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Truths and Myths About Card Grading

Updated: Mar 14

The grading and encasing of trading cards by professional services has enormously impacted  the hobby over the past few decades. However, there are still many truths and myths that even  experienced collectors may not fully understand when it comes to the card grading process. 


The Major Grading Companies  

While there are numerous companies that offer grading, the main services collectors  turn to are PSA, BGS, SGC, and CGC. PSA and BGS have been regarded as the top  two authorities since the boom in the 1990s. SGC and CGC emerged more recently as  additional options and are gaining market share. All utilize numeric scales from 1-10 to assess a card’s condition, with 10 being the highest grade. 





TRUTH: Grading is More than Just Condition

Have you ever submitted a card for grading and to your surprise it graded higher or lower than you imagined? There is a legitimate reason as to why this may occur and hopefully this brief discussion will provide you an explanation.


A common theme is that grading only examines the condition and relative flaws of a card.  In reality, while condition is paramount, it is my opinion that another key factor may influence a card’s final grade. 

  • Eye Appeal - Does the card “pop” with a strong visual appeal? We could assume two cards with an equal number of flaws may receive the same grade, the reality is that “eye appeal,” could elevate one over the other in terms of their individual grades. Grading encompasses the condition of the card’s four main attributes; centering, corners, edges and surface condition into one final grade. The individual flaws of each card however, may exist in different locations on the card itself thus affecting how the card looks. In other words, is the flaw on the card although minor so distracting that it’s hard to move past?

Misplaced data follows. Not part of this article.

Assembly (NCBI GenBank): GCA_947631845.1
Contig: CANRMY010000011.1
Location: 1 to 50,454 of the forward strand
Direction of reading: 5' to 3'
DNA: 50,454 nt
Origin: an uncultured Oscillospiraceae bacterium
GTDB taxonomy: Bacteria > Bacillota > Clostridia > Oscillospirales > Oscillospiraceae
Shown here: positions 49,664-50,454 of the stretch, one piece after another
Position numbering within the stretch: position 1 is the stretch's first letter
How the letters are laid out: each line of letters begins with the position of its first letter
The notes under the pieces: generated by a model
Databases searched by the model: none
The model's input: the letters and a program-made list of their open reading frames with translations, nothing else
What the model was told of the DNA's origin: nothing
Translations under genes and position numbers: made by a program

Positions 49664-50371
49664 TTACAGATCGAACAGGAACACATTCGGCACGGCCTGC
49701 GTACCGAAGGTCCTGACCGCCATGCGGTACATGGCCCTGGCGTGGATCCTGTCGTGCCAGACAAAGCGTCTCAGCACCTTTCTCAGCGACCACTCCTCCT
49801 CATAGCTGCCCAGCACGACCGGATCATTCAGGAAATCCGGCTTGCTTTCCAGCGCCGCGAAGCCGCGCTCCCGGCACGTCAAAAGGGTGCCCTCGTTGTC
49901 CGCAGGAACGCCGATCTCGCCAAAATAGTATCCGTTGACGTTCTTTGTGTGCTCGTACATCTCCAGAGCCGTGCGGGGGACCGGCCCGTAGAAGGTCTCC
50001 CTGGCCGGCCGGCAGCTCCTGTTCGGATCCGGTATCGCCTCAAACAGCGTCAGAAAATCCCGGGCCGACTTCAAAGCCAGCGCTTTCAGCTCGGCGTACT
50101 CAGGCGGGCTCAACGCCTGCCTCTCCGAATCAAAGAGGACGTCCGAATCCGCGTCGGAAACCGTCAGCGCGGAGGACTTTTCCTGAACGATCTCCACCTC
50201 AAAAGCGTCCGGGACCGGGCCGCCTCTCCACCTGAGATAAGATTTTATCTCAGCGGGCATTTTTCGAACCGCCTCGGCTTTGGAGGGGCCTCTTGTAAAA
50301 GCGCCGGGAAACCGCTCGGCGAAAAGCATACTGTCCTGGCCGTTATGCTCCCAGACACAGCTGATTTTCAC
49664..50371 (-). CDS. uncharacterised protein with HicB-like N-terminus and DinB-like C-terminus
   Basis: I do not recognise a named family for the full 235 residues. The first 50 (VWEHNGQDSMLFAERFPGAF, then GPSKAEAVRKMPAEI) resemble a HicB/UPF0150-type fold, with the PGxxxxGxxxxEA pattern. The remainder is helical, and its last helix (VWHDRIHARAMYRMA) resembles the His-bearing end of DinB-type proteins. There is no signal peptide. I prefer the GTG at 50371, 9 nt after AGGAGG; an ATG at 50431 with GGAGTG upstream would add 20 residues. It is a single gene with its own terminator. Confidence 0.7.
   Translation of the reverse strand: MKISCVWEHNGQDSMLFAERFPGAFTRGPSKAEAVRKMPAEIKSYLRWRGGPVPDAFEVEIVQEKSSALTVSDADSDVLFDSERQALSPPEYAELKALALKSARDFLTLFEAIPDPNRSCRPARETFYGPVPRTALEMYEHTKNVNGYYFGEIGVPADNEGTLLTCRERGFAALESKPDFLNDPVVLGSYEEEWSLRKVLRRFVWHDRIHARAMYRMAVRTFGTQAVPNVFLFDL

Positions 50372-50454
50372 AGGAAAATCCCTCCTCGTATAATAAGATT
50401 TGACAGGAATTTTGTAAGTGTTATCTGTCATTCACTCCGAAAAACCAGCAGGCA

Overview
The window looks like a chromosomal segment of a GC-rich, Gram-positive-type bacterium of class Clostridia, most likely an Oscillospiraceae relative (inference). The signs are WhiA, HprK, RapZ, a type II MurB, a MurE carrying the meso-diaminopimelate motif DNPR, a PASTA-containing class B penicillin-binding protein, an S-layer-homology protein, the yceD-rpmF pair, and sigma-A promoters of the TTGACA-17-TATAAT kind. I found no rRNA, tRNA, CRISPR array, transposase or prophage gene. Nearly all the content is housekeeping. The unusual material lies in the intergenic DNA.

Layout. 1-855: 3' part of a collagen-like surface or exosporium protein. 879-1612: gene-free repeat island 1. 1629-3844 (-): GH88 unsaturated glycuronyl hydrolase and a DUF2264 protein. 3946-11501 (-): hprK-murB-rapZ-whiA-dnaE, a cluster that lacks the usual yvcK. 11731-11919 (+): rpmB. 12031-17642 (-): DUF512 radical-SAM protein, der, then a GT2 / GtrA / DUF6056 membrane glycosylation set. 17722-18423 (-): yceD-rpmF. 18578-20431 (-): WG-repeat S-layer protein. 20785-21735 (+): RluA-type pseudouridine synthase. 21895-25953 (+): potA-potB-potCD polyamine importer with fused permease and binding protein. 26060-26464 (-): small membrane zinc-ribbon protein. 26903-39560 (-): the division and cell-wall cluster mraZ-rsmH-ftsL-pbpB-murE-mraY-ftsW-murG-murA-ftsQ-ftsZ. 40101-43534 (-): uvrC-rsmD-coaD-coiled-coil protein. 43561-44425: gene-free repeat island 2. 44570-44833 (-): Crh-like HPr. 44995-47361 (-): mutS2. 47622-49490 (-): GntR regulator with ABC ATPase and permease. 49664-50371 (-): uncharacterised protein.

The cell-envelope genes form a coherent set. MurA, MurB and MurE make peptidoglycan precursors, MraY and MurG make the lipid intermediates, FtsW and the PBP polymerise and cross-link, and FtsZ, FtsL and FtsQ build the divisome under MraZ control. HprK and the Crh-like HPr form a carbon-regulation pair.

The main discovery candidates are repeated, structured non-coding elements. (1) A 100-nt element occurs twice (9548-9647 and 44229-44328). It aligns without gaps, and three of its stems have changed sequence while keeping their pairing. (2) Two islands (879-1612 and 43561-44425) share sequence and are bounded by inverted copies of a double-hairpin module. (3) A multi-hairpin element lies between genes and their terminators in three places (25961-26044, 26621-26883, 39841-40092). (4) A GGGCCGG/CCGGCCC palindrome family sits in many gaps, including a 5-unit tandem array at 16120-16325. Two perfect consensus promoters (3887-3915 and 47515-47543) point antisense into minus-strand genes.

• For example, two of the same cards have a print line that is the exact same size and specs on the front of the card. However, one print line bisects the player’s face while the other print line exists on a section of the card that is less distracting… the latter could receive a higher grade based on the overall “eye appeal.”


MYTH: All 10s are Equal  

One can assume that a PSA 10, BGS 10 and SGC 10 are equal in condition and eye  appeal, however, that would be a false assumption. Each company has their own standards that define the grade of the card, in reality a 10 from one service may not net the same return of investment (ROI) as from another grader. This is why crossover grading is common - to potentially secure a higher grade from another company. The population of 10s also varies greatly between companies, indicating a range in criteria. Strangely enough, a 10 from one company may yield a lower ROI than the Mint-9 from another grading company. Since we are discussing 10s, we’ll stick to this for now and focus on breaking down the why?